Having signed the deal with the Minister of Electronics, we celebrated by holding our own 27-course banquet inside The Forbidden City. We crossed a bridge straight out of the Wedgewood Willow Pattern.
The room we used had wooden pillars that had tens of coats of lacquer and we had two round tables. Senior staff from the Ministry of Electronics joined us and Pat McGovern, who had enabled our trip, arrived with his new lady, Lore, and her two sons.
Beijing’s Forbidden City
On my table we began to talk about humour. I explained to the sons that in England we told jokes about the Irish, just as they did about the Poles. They were a tad surprised that their mother’s new partner was considered the equivalent of a ‘Polack’ in England. We turned to the top man of the Ministry and asked him who did the Chinese tell jokes about. You have to appreciate that, in part this question was inspired because he looked so much like the genial Chinese character immortalised by Benny Hill. He surprised us by saying they told jokes about the Mongols and told us this joke:
The Chinese joke: A Mongol lived next door to a Beijinger and saw him about to cycle off. He asked him where he was going? The Beijinger said he was going to the market to buy a new (hand) fan. The Mongol was confused because he still had the one he had been given as a child. He asked had the Beijinger broken his? The Beijinger was perplexed because his fans usually lasted perhaps four months. He quizzed the Mongol, ‘So, how do you use it?’ showing the normal hand movement. The Mongol said ‘No’ and showed how he instead shook his head from side to side.
Remarkable, that the Chinese tell ‘Irish’ jokes about the Mongols, but then the French tell them about Belgians, the Spanish about the Portuguese, the Dutch about Frisians… A Czech once told me a joke that involved the Chinese and a bike.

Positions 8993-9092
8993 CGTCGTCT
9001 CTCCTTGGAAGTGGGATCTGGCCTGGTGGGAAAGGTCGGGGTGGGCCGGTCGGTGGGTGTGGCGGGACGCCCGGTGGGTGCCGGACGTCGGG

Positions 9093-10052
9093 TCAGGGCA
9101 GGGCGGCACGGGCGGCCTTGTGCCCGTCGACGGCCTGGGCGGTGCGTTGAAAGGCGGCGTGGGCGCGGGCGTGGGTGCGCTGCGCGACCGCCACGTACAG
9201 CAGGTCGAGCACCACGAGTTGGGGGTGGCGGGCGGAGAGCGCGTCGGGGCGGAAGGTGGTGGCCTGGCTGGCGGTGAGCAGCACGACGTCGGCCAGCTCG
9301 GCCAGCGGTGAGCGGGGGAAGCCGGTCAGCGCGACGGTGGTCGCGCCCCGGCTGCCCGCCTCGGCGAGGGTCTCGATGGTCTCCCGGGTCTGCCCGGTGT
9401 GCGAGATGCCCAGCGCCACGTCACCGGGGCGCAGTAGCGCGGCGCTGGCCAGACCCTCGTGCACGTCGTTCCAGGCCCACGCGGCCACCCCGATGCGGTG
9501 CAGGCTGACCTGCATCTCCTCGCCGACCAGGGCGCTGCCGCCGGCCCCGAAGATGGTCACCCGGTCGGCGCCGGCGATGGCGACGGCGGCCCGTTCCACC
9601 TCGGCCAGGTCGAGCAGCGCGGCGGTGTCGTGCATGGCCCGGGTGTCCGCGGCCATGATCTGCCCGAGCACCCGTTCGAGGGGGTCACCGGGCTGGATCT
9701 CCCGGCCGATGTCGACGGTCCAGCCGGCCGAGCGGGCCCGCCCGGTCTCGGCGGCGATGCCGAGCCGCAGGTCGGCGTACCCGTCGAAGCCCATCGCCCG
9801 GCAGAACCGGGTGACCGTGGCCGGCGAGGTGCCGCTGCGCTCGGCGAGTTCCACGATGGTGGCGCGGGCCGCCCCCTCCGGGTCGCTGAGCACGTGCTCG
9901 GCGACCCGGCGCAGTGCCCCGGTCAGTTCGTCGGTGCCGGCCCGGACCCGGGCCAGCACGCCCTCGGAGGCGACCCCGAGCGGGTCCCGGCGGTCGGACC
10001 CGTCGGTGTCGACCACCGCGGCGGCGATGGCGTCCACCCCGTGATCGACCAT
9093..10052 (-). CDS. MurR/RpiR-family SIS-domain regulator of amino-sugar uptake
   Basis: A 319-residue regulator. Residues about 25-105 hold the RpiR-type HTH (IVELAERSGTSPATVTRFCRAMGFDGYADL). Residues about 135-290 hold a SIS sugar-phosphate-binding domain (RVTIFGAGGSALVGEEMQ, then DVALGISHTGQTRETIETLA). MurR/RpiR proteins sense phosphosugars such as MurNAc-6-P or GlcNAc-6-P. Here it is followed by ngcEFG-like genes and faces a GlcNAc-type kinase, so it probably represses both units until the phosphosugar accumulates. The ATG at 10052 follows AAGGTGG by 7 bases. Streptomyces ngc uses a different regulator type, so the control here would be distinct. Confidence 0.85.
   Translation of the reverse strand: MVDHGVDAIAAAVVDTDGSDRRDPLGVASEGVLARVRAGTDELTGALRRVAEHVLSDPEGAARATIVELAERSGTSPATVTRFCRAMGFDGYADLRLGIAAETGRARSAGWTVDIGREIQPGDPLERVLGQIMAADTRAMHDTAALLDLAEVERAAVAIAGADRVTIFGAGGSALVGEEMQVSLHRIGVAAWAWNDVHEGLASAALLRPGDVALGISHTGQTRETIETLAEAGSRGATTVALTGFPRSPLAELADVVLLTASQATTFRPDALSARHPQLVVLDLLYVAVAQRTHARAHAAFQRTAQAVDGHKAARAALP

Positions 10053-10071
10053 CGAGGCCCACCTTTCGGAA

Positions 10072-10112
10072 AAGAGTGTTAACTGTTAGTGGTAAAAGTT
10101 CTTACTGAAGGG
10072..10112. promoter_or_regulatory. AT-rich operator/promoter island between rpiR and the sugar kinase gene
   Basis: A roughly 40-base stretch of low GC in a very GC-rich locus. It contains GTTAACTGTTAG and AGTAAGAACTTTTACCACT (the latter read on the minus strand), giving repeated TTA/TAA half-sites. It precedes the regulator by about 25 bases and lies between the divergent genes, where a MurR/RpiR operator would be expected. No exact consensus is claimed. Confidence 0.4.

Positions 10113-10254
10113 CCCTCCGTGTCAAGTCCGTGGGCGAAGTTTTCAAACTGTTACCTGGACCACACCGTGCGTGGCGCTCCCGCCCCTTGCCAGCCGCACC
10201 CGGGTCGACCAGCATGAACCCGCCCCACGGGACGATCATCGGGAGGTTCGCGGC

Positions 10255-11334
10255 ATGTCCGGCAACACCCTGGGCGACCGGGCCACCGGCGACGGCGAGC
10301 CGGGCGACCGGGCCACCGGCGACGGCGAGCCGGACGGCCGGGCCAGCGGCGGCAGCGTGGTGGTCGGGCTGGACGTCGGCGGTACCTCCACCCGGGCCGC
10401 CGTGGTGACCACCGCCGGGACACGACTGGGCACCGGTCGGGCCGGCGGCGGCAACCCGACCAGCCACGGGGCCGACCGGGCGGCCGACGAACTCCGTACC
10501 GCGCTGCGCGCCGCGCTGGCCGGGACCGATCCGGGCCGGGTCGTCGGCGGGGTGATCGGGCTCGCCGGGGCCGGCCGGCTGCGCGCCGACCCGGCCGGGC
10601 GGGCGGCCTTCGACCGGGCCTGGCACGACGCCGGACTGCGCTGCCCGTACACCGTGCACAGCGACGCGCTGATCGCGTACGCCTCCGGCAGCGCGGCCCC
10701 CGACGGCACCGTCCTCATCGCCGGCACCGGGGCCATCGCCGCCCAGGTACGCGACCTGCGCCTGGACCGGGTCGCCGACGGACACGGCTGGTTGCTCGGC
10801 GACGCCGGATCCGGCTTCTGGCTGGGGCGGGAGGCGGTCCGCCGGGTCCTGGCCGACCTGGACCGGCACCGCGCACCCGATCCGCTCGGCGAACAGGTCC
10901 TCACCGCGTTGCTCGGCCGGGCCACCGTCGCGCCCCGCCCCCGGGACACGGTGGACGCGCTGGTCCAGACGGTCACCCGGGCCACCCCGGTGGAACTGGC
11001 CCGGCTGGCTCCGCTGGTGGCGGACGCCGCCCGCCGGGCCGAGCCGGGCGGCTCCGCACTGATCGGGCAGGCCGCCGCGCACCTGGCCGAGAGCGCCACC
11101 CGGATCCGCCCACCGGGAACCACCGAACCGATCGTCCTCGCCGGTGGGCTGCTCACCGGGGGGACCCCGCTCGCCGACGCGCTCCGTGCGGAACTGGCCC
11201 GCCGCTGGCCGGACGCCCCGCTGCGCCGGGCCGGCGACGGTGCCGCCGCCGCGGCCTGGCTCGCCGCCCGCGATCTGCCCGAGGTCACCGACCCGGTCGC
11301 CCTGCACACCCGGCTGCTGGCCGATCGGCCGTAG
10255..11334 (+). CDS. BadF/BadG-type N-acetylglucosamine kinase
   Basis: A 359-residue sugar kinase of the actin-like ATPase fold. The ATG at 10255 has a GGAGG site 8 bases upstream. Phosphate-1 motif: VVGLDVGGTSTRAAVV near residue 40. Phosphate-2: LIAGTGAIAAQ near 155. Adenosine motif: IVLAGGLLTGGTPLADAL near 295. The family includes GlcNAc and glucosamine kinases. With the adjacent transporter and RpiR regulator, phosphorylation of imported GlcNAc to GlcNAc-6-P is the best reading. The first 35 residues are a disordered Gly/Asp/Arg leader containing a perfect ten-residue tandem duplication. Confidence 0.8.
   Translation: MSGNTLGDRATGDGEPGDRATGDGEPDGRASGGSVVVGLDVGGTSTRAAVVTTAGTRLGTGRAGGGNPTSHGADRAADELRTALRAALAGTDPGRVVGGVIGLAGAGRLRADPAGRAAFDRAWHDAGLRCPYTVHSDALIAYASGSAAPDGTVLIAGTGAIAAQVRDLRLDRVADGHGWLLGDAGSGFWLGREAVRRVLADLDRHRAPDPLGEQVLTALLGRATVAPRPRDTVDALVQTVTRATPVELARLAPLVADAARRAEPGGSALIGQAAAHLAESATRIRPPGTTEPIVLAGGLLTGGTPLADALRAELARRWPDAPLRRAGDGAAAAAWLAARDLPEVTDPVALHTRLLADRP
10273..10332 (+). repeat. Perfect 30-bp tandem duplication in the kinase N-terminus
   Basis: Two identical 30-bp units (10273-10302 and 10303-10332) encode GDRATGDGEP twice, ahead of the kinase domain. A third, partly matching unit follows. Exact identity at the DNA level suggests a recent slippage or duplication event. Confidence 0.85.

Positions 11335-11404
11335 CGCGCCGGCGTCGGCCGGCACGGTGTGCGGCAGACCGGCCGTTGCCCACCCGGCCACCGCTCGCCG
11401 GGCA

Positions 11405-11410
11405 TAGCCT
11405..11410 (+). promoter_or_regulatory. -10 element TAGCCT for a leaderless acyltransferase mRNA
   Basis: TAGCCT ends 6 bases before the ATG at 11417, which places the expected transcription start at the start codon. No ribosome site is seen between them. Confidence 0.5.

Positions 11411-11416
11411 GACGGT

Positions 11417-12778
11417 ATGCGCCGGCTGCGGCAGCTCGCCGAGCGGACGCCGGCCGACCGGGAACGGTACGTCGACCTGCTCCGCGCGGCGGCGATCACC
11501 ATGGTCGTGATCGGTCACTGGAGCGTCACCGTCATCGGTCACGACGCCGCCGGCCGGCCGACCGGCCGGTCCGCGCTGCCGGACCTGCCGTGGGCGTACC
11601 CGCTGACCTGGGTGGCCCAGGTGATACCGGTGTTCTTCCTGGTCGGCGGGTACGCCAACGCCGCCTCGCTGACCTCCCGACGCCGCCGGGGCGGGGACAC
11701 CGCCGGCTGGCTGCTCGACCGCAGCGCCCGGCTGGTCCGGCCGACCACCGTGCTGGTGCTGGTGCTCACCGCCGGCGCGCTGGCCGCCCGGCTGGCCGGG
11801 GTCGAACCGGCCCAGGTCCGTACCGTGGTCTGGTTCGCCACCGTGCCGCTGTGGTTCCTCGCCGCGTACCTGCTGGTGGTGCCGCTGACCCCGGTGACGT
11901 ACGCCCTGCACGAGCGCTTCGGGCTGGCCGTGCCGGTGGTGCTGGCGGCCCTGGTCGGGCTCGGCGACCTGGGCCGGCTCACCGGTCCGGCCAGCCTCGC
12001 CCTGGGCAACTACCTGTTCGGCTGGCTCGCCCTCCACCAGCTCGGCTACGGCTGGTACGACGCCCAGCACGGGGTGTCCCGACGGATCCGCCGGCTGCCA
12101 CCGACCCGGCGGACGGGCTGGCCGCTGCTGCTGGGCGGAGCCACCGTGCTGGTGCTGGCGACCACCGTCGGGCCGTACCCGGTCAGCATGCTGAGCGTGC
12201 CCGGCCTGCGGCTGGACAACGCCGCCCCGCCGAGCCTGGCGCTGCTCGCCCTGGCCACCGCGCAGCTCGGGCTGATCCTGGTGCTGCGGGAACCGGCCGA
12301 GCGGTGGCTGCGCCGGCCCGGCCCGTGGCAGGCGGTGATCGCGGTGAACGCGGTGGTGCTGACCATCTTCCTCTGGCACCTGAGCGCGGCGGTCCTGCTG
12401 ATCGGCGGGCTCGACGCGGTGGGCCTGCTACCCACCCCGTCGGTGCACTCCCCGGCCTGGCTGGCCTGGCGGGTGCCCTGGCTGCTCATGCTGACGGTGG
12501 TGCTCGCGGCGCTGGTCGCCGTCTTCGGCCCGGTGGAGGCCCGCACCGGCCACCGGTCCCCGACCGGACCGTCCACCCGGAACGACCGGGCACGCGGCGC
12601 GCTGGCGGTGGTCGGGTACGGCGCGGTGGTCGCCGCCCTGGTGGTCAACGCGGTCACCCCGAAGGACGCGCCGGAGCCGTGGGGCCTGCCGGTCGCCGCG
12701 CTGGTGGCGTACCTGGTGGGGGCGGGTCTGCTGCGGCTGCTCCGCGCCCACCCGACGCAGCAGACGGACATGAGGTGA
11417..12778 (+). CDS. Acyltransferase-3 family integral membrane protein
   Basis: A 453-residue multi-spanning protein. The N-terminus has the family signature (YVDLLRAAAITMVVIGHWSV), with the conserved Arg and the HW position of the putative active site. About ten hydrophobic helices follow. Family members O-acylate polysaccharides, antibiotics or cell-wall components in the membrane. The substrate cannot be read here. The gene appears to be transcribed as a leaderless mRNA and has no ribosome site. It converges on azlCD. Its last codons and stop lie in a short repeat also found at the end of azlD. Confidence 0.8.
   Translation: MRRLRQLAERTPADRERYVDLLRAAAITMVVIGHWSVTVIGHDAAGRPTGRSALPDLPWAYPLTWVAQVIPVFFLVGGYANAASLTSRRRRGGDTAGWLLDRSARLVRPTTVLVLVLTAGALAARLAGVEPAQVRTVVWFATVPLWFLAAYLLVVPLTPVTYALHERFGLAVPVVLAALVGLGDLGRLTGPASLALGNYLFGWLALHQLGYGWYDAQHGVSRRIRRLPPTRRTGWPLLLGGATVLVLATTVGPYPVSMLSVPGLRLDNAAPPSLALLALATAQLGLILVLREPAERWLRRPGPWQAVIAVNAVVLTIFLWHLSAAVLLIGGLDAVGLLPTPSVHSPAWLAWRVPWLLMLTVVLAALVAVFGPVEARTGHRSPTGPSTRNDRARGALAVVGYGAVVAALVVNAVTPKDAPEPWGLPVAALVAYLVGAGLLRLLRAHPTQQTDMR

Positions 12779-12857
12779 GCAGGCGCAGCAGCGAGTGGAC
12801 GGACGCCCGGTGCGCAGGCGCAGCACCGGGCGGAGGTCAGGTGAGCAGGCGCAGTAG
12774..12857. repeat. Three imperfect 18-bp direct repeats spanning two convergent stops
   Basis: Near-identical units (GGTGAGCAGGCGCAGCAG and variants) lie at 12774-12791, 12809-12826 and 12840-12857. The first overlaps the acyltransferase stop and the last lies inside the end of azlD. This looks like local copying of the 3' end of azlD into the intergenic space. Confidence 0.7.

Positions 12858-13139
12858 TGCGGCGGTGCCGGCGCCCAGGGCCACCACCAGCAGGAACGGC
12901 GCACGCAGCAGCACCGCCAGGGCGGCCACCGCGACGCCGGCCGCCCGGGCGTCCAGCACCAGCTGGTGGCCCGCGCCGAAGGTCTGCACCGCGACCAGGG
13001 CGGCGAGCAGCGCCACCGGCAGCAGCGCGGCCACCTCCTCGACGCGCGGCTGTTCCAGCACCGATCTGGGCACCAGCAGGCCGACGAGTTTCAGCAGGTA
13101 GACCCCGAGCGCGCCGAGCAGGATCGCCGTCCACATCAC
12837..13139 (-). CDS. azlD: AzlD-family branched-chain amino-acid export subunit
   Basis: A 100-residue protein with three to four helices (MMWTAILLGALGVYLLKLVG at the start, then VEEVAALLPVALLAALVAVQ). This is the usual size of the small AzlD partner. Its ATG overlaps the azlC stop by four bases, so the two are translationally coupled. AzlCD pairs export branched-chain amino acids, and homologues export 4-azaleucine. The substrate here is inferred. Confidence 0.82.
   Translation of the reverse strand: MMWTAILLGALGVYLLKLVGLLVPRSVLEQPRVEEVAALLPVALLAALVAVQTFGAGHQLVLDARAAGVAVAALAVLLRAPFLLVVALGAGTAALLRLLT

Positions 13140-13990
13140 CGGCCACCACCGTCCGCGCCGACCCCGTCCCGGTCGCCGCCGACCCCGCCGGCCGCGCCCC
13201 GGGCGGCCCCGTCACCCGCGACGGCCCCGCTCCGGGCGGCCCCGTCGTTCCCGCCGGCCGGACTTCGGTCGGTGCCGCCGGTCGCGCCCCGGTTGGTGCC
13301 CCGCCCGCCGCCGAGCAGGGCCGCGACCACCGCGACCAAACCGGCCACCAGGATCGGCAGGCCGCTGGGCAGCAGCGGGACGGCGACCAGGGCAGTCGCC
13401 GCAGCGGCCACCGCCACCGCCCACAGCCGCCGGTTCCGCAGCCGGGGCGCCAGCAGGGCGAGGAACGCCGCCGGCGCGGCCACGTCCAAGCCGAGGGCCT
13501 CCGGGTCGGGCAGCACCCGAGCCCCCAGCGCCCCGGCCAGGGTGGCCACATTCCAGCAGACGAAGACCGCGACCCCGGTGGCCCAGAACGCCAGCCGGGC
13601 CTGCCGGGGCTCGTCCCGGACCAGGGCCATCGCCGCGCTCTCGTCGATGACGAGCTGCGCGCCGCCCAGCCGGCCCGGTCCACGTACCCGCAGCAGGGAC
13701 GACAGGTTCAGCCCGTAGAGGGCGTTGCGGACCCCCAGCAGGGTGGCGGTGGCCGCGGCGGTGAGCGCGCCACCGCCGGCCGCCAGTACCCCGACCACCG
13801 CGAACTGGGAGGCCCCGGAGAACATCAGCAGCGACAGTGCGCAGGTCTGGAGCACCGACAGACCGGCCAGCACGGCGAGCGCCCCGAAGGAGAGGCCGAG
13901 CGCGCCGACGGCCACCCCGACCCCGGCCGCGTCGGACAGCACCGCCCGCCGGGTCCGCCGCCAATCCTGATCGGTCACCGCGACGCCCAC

The Czech joke: A Czech was riding down a quiet road and saw a frog in the middle of the road, in avoiding it he crashed into a tree. Lying on the floor, the frog hopped over and asked, ‘How did you know I was a magic frog?’. The Czech replied ‘I didn’t, but I wouldn’t knowingly harm any creature’. The frog said, ‘Nonetheless I am magic and can grant you three wishes, what’s your first?’ The Czech replied ‘That China invade the Czech Republic’. ‘Consider it done’ said the Frog ‘what’s your second?’. ‘That China invade the Czech Republic’. The frog was bewildered ‘It’s not often you get to meet a magic frog, you only get three wishes, so think carefully, what is your third?’ The Czech replied immediately, ‘That China invade the Czech Republic’. The frog asked, ‘Of course your wishes will be granted, why did you ask for the same thing three times?’ ‘Because each time they invade us they have to march right across Russia and back again!’
Richard, ever the publisher, kept a journal and as the trip was so remarkable, I followed suit. It was my wife Jane who subsequently pulled out my notes to show me that I had felt the tension in the city and forecast something like the Tiananmen Square incident, some 5 to 6 years before it actually happened.